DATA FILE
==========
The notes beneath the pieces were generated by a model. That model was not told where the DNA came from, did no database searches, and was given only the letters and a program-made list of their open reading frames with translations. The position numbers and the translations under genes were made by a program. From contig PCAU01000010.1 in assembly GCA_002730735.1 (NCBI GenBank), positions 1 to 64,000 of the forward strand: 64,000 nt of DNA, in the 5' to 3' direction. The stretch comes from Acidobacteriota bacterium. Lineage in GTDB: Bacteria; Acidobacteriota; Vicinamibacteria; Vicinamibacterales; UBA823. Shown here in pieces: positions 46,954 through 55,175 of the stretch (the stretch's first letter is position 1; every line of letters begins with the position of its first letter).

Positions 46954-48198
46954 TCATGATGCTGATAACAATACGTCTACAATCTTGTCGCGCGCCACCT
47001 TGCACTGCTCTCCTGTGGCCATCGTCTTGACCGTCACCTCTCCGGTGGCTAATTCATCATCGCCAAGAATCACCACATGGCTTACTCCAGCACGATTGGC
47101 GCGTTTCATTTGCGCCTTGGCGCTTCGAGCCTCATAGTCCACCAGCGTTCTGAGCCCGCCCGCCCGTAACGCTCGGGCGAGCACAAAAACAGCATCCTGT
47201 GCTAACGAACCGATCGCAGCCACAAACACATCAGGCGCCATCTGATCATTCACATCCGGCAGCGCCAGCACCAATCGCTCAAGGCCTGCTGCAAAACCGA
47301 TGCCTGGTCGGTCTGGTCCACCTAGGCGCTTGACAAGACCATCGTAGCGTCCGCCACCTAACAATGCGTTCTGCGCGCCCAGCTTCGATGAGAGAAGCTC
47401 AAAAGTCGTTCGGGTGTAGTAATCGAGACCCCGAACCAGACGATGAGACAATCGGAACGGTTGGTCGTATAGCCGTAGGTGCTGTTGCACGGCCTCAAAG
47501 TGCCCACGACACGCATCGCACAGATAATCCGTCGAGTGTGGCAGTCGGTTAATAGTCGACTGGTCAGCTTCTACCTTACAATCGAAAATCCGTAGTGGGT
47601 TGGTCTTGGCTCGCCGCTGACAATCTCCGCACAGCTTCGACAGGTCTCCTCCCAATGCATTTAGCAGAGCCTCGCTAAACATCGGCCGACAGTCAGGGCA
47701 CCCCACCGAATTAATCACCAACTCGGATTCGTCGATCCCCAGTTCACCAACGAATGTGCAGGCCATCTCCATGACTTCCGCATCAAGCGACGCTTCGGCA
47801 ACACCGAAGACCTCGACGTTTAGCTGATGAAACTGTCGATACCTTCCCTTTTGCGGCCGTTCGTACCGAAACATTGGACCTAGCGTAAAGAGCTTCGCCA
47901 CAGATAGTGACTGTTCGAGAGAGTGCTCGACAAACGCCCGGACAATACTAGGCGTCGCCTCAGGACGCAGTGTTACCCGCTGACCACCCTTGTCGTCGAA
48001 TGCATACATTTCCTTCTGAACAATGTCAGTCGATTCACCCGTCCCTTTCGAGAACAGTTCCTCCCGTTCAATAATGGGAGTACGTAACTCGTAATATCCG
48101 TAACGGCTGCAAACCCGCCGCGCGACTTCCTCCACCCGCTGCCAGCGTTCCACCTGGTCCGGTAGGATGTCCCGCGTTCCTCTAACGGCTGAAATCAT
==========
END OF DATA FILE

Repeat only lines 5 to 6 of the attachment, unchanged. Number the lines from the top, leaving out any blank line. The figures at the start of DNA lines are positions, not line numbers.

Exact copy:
47101 GCGTTTCATTTGCGCCTTGGCGCTTCGAGCCTCATAGTCCACCAGCGTTCTGAGCCCGCCCGCCCGTAACGCTCGGGCGAGCACAAAAACAGCATCCTGT
47201 GCTAACGAACCGATCGCAGCCACAAACACATCAGGCGCCATCTGATCATTCACATCCGGCAGCGCCAGCACCAATCGCTCAAGGCCTGCTGCAAAACCGA